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On Salif Keita and ‘heeding’ the call to boycott Israel

A man persuaded against his will is of the same persuasion still

A few days ago I posted on the case of Salif Keita over on Engage.  Briefly, the Malian musician’s cancellation of a trip to Israel was greeted as a victory for BDS – another heart/mind won over – until he and his wife published a letter asserting that they were pulling out due to pressure and intimidation, not because they had been convinced by arguments for a cultural boycott of Israel.

As I noted in my earlier piece, Ali Abunimah’s response was illogical because he refused to acknowledge that some artists may withdraw from concerts in Israel under duress:

Resort to unsupported claims of “threats” and potentially defamatory statements may be a tactic that some artists resort to when they do not wish to violate the Palestinian call to boycott Israel, but do not have the courage to take a political stance.

I assume that responses to appeals from BDS supporters cover the full spectrum.  At one end will be active Israel supporters who are completely unswayed – and at the other you will get people who are just as passionately convinced by the arguments for boycott.  In the middle you will certainly (I say certainly because I was involved in some behind the scenes discussions in one particular case) get people who may not really agree with BDS but decide that playing in Israel isn’t worth the hassle.

Some of the BDS crowd are complaining that Keita has claimed to have been threatened, but won’t reveal more details.  That’s not absolutely unreasonable.  This, on the other hand, is:

Finally, the Campagne BDS France suggests “Artists sympathetic to our case and who wish to boycott Israel can do it either by canceling their visit and explaining clearly their step, or by canceling without giving any reason if they prefer not to do so.”

“But they should not stain their courageous and civic act of solidarity with violent and deceitful statements about our philosophy, goals and methods.”

This is crazy.  Essentially it’s asserting that Keita did in fact really want to boycott Israel but – for reasons the writer doesn’t make clear – decided to pretend he withdrew due to threats – and, just for good measure, and to reinforce his ‘solidarity’, chose to associate the whole BDS movement with those threats, not just the odd individual.

Keita’s is an extreme case – he’s been absolutely forthright about this issue, and asserts that he loves Israel.  But it’s a fair bet that some of the more muted cancellations of Israel concerts are not positively made choices.  BDS gets very indignant about allegations of threats, but their official tactics go well beyond friendly personal appeals.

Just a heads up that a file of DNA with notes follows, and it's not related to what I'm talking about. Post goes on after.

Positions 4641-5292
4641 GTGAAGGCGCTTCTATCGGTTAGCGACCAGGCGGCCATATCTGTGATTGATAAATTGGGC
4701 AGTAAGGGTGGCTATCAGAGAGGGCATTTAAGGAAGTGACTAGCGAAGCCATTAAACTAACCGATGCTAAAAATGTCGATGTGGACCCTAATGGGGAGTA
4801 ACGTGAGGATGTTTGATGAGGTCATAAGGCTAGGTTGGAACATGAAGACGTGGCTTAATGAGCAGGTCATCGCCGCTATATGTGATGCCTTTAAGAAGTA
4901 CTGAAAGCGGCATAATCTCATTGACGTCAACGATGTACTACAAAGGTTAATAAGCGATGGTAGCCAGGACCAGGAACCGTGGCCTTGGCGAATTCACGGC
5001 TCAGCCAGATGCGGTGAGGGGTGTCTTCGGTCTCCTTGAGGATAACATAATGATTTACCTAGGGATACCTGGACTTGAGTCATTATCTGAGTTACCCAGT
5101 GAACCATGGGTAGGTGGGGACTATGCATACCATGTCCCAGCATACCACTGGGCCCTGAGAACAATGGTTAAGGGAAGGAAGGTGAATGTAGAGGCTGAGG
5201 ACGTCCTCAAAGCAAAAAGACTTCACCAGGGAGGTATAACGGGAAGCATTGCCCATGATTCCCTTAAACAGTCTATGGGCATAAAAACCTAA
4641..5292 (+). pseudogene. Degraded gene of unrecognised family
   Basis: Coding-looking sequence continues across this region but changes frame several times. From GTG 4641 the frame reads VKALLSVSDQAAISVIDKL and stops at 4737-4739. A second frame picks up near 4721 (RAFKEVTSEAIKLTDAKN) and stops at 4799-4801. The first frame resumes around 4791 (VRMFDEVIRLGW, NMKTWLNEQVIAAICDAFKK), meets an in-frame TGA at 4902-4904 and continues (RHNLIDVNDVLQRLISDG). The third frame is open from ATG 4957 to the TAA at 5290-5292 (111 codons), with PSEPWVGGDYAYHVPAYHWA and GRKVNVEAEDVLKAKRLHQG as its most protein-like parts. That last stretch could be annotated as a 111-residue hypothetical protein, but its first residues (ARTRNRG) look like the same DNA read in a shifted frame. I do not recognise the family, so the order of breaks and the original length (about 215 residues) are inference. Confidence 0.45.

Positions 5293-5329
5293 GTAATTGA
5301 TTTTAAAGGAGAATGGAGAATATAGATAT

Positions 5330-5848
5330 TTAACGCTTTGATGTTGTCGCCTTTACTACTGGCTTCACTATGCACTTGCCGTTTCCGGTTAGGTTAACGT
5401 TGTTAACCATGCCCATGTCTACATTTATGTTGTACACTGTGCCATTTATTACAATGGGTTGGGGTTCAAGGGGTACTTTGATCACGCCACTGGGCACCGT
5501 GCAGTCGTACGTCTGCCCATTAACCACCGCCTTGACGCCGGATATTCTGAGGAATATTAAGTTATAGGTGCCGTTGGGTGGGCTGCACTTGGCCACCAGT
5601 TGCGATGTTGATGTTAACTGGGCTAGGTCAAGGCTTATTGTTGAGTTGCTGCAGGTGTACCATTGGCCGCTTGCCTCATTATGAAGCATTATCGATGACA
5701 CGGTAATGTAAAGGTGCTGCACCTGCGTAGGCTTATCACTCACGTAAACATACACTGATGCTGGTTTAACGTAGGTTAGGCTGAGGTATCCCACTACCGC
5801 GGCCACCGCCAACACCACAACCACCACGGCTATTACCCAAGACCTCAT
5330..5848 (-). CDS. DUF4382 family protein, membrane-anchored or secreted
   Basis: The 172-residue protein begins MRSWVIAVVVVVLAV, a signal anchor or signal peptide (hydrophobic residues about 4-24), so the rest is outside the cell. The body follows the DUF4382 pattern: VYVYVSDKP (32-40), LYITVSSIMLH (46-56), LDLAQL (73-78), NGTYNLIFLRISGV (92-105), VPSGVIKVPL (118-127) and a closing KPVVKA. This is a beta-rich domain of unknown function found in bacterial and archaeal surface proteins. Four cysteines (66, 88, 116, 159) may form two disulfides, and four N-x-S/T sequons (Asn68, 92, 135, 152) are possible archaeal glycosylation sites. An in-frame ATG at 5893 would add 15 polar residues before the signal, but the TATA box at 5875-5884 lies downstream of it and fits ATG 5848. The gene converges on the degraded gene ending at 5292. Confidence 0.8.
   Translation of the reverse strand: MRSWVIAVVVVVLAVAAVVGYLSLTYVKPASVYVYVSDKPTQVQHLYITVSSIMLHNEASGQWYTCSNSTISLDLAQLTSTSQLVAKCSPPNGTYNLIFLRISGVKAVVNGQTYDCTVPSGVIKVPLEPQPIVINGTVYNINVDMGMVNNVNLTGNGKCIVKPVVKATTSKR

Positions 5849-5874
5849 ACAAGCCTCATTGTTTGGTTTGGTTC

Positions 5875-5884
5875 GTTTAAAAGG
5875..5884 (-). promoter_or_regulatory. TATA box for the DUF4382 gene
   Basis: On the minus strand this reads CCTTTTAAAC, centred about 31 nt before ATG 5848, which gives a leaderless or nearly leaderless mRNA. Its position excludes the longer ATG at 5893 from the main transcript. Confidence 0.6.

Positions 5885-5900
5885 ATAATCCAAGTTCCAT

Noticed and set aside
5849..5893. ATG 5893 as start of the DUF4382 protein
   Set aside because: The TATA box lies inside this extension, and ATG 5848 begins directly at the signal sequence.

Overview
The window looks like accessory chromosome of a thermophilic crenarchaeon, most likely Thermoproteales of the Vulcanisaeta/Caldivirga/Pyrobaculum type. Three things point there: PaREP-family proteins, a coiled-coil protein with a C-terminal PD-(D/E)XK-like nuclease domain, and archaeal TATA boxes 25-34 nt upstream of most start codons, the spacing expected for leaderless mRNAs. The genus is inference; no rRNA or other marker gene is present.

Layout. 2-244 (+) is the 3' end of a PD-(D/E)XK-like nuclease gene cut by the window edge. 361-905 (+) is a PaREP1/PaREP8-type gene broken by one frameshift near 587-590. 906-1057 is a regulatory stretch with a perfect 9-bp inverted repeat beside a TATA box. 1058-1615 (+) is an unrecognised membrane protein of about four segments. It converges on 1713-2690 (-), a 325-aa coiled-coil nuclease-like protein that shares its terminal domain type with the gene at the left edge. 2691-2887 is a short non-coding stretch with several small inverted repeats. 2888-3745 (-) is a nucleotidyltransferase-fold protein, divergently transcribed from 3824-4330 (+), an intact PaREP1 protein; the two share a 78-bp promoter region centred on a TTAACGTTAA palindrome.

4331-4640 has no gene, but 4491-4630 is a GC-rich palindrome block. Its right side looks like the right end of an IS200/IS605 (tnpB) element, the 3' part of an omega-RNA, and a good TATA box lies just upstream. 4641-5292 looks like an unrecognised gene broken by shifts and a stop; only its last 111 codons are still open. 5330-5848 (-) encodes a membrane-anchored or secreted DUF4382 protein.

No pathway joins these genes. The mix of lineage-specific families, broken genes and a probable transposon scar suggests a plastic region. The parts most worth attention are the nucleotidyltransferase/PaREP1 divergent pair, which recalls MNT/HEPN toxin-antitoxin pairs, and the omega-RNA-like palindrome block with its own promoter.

We contact these artists with the goal of convincing them and at the same time winning their hearts and minds. It would therefore be completely contrary to our principles to threaten them in any manner whatsoever, and it would be completely counterproductive for us.

Something need not be ‘threatening’ to be intimidating, or at least coercive.

Take this letter from PACBI addressed to readers in the United Arab Emirates. It is aggressively worded, and aimed at damaging Alicia Keys’ reputation, and thus hitting her financially.

We at the Palestinian Campaign for the Academic and Cultural Boycott of Israel (PACBI) call on our sisters and brothers in the United Arab Emirates to cancel Alicia Keys’ scheduled concert in Dubai on November 15 due to her support for apartheid Israel [1].

Alicia Keys has not only undermined our civil resistance to Israel’s regime of occupation, settler colonialism and apartheid, but she has reportedly visited a support group for the Israeli occupation army based in occupied Jerusalem [2], ignoring the fact that the Israeli army is the key instrument of oppression and war crimes against the Palestinian, Lebanese and other people in the region.

Of course Alicia Keys had already put herself beyond the pale in refusing to heed the boycott call.  The word ‘heed’ is often the one used, and it is an interesting choice. It is commonly used in contexts where something bad will happen to the person who fails to ‘heed’ the advice/warning/rules.  Any artist who has read that letter to the UAE urging them to cancel Alicia Keys’ concerts might well feel that it would be better just to quietly ‘heed’ the call to boycott after receiving an initial ‘friendly’ communication from a BDS group.